After a rocky start to 2010, Taiwan exchange traded funds (ETFs) may soon start to feel better. For one, the country’s Taiwan’s economic outlook has been upgraded by Citibank as a result of the country’s strong export performance.
Citibank recently upgraded Taiwan’s economic growth forecast for 2010 from 5% to 7%, according to Focus Taiwan. Cheng Cheng Mount, chief economist at Citibank Taiwan, attributed the higher GDP projection to a recovery in domestic investments, greater government spending and global demand picking up. The government revised upward its 2010 GDP growth forecast from 4.72% to 6.14% after posting a 13.3% economic growth for the first quarter.
Last month, Taiwan posted a record-high export figure of $25.54 billion, or a 57.9% surge year-over-year. For the first five months of the year, exports tallied $109.26 billion, or up 52.7% year-over-year. [Ways to Play Taiwan With ETFs.]
Fixed investments for 2010 are expected to jump 13.6% year-over-year. Local consumption is estimated to increase 2.2% from 2009. The 2010 unemployment rate is calculated to fall to 5.4% as manufacturing companies increase their workforce.
Investors may access the growth in Taiwan through iShares MSCI Taiwan Index (NYSEArca: EWT) and the recently launched IQ Taiwan Small Cap ETF (NYSEArca: TWON). The iShares EWT fund allocates 60% to technology, and the new small-cap IndexIQ ETF allocates 30% to tech, 27% to industrials and 18% to materials, with other sectors including smaller weightings, writes Roger Nusbaum for TheStreet. However, the small-cap ETF only allocates 11% to consumers, which leaves out a large segment of the market. TWON has 99 holdings, the largest of which have weightings of 1.8%. [IndexIQ Taiwan Small-Cap ETF.]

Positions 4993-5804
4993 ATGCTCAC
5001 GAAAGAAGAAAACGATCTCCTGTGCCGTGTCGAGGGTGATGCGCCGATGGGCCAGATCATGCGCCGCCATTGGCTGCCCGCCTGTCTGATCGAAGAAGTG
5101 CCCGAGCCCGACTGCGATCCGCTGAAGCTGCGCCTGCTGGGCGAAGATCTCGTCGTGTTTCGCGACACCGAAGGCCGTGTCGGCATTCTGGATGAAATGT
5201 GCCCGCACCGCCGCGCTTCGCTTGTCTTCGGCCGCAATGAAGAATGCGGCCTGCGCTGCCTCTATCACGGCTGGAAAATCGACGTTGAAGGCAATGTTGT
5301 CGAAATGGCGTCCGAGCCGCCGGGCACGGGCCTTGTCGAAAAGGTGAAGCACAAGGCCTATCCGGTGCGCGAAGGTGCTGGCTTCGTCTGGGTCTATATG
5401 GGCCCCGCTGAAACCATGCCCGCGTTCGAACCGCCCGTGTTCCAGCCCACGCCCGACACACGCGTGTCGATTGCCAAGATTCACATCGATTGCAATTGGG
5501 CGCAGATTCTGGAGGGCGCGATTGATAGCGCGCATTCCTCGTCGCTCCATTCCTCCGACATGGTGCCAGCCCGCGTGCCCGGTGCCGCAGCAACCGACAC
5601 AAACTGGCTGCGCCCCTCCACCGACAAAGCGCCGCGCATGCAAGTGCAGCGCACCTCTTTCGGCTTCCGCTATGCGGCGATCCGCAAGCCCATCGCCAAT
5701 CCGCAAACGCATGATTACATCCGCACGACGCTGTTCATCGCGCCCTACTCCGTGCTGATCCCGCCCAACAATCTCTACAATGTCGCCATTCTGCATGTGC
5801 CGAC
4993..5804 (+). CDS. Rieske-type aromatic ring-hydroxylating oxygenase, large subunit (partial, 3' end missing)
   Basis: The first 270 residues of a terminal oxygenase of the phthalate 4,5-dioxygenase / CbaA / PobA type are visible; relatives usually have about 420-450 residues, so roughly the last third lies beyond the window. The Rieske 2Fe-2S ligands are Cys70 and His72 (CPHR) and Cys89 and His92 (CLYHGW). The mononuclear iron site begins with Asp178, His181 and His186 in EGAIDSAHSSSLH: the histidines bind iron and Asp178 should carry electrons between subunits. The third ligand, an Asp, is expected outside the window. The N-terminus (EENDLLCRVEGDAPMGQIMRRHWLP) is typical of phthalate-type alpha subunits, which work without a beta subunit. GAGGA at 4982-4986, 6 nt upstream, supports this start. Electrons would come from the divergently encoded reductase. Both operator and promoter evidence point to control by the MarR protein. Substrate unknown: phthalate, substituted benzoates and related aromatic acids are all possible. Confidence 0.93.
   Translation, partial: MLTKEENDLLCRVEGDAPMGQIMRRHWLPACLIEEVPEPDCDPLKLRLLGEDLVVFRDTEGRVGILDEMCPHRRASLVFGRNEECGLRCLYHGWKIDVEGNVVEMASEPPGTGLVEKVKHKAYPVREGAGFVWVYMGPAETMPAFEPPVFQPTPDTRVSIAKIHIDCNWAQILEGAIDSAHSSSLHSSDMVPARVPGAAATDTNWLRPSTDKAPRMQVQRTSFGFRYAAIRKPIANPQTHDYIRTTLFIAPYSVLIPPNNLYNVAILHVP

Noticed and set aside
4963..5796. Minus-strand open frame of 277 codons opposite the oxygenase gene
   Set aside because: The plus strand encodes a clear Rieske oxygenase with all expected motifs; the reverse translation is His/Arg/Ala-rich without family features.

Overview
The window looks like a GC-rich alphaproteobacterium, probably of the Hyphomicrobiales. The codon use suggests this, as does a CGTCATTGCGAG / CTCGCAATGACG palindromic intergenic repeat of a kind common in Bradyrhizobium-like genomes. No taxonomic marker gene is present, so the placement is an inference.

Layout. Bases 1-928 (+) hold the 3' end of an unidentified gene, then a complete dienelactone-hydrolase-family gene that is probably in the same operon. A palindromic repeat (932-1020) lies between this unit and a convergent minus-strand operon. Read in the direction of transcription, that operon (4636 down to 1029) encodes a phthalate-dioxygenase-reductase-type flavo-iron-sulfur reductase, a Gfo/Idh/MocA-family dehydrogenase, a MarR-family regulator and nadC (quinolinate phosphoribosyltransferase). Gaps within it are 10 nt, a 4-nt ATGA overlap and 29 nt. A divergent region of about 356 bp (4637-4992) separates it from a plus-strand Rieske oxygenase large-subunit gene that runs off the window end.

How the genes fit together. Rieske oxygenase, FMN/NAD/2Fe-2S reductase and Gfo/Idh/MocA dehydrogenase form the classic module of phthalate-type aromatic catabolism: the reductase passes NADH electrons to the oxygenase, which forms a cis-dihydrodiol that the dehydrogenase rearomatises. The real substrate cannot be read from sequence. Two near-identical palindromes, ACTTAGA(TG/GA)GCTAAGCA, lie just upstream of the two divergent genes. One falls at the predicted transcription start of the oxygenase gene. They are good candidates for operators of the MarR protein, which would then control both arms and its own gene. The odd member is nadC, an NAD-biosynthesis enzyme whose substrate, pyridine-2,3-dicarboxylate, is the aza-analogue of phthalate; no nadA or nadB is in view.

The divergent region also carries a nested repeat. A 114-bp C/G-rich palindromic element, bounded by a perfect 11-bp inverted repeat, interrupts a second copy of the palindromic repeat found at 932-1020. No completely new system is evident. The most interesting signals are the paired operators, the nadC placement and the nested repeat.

Two risks that come with exposure to Taiwan include: Vulnerability to a worldwide economic slowdown – drop in demand for tech products would badly hurt the country. A volatile relationship with China – the two countries are still fighting over Taiwan’s state of independence. [Taiwan ETF: China Trade Deal May Be the Cherry On Top.]
For more information on Taiwan, visit our Taiwan category.
Max Chen contributed to this article.
The opinions and forecasts expressed herein are solely those of Tom Lydon, and may not actually come to pass. Information on this site should not be used or construed as an offer to sell, a solicitation of an offer to buy, or a recommendation for any product.